Defensive tackle Ron Brace didn't think it was possible for him to be awed by anyone he met at the NFL Scouting Combine. The Boston College defensive tackle had mentally prepared himself for the fact that he was going to be sitting face-to-face with NFL head coaches, as he did with Mike McCarthy and the Packers. And he was ready to project his confidence and football knowledge to them as they showed him film and grilled him with questions.
But during his formal interview with the Pittsburgh Steelers, one of 14 clubs he sat down with in Indianapolis, Brace was introduced to one person who threw him off balance for a moment—Hall-of-Fame defensive tackle Joe Green.
" I think that's probably the first time in my life I've ever gotten star-struck," Brace said during a recent phone interview. " My voice kind of cracked a little bit when I said 'hi' to him. I was just in awe. I was like, ' this is Mean Joe Greene's hand I'm shaking'. If it hadn't been a formal interview, I would've been dying to ask him for a picture. But that's kind of unprofessional."
Brace, who finished sixth in the bench press with 32 reps, plans to run the 20-yard shuttle and the 40-yard dash in addition to participating in position drills at his Pro Day on March 12. As he reflected on his Combine performance, he was particularly pleased with his performance during position drills.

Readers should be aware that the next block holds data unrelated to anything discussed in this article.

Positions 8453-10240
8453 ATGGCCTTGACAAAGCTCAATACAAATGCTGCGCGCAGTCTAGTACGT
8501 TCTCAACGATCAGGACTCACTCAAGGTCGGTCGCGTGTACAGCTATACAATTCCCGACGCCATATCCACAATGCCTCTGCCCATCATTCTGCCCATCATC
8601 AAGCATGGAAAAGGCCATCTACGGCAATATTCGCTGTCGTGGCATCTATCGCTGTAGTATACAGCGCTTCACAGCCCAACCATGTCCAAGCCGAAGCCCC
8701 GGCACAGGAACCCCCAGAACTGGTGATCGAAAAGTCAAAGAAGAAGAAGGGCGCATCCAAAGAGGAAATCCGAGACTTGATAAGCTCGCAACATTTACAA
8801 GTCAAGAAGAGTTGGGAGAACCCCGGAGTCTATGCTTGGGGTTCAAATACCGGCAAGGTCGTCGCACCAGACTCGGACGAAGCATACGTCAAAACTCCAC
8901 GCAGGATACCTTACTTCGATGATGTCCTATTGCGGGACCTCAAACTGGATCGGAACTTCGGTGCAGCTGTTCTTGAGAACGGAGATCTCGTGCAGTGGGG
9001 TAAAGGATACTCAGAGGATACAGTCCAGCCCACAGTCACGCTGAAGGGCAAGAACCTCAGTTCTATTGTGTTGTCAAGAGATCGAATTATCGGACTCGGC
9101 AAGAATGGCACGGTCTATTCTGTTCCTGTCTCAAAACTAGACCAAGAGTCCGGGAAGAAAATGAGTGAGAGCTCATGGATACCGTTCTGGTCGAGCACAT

"The one thing that I wanted to go down there and show them was that I'm not just a big slug," the 6-foot-3, 330-pound lineman said. " I have good feet. I think they could see that in our position drills because I'm really light on my feet. I think it kind of surprised some people how athletic I am."
A member of the Pro Football Writers of America, Ed Thompson's player interviews and NFL features are published across the Scout.com network and at FOXSports.com. You can contact him by email through this link.